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Katrina Schweitzer '14 embarks on a career helping New Orleans families repair their homes

imageKat Schweitzer '14 has invested a remarkable number of volunteer hours in helping others.
By Melissa Hankins 08/12/14 -  

When Katrina Schweitzer was little and living in Las Vegas with her mom, the two of them would swing by McDonald's every week to buy dozens of Happy Meals. Then they'd take the boxes stuffed with burgers, fries and Beanie Babies (the toy du jour) to a part of town nicknamed Tent City, which was teeming with the homeless. The food fixed a few hunger pains,the stuffed animals generated some smiles and taking the time to really care about others would turn five-year-old Schweitzer into one of the most charitable students to grace the campus of Queens University of Charlotte.

"It was definitely instilled in me early," she says. "I was always at the local shelter in Las Vegas - I ended up taking so many cats home," she recalls, laughing. "But then I came to Charlotte because I had an uncle in Gastonia, and he was constantly telling me I should go to college here." Schweitzer decided that one of her goals would be to write about her altruistic experiences, so she Googled creative writing in North Carolina and discovered the lauded program at Queens.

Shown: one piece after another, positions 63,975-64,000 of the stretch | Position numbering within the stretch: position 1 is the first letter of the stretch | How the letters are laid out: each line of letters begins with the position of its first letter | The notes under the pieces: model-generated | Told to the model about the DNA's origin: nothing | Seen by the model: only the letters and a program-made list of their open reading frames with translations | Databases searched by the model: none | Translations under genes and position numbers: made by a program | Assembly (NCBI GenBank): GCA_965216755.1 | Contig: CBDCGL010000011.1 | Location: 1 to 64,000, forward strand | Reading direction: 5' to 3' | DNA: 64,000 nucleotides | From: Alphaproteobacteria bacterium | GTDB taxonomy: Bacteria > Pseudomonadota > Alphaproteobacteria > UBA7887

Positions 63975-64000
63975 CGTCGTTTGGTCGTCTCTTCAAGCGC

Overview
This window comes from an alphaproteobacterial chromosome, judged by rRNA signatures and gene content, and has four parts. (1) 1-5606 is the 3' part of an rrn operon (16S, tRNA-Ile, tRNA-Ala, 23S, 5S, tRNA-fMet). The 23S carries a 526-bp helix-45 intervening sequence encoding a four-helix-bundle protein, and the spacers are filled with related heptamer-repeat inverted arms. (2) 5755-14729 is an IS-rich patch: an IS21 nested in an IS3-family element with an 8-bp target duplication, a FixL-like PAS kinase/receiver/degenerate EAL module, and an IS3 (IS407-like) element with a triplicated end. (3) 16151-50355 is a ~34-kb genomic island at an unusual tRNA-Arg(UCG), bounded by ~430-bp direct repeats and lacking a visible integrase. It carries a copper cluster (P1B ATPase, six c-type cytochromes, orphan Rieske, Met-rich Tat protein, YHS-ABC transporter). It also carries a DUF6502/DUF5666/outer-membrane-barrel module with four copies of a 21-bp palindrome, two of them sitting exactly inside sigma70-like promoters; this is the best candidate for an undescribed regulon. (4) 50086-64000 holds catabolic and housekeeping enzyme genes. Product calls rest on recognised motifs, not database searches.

Four years later, she's graduated, with a job already waiting for her at the Saint Bernard Project in New Orleans. She'll oversee volunteers rebuilding houses damaged by the infamous hurricane that ironically shares her name. The organization focuses on repairing the more than 1,500 homes destroyed within the Saint Bernard parish in southeast Louisiana. Many of the families still live in FEMA trailers.

Schweitzer is known for stirring action at school, where she has encouraged other students to volunteer for everything from the Children's Miracle Network to Habitat for Humanity. "I constantly make my friends come along," she says cheerfully. "We live in a time and place where we have the resources to help others, but we don't always take advantage of those resources to do so. If I serve, and others see that I'm clearly enjoying what I do, maybe I can inspire them to do the same."

Pat Taft of the Center for Active Citizenship at Queens says Schweitzer has done exactly that on campus, transforming another organization dedicated to helping those with damaged homes called the Build 4 Cause club. "She's leaving a legacy," says Taft.

Read more stories from Queens magazine, Summer 2014 issue.

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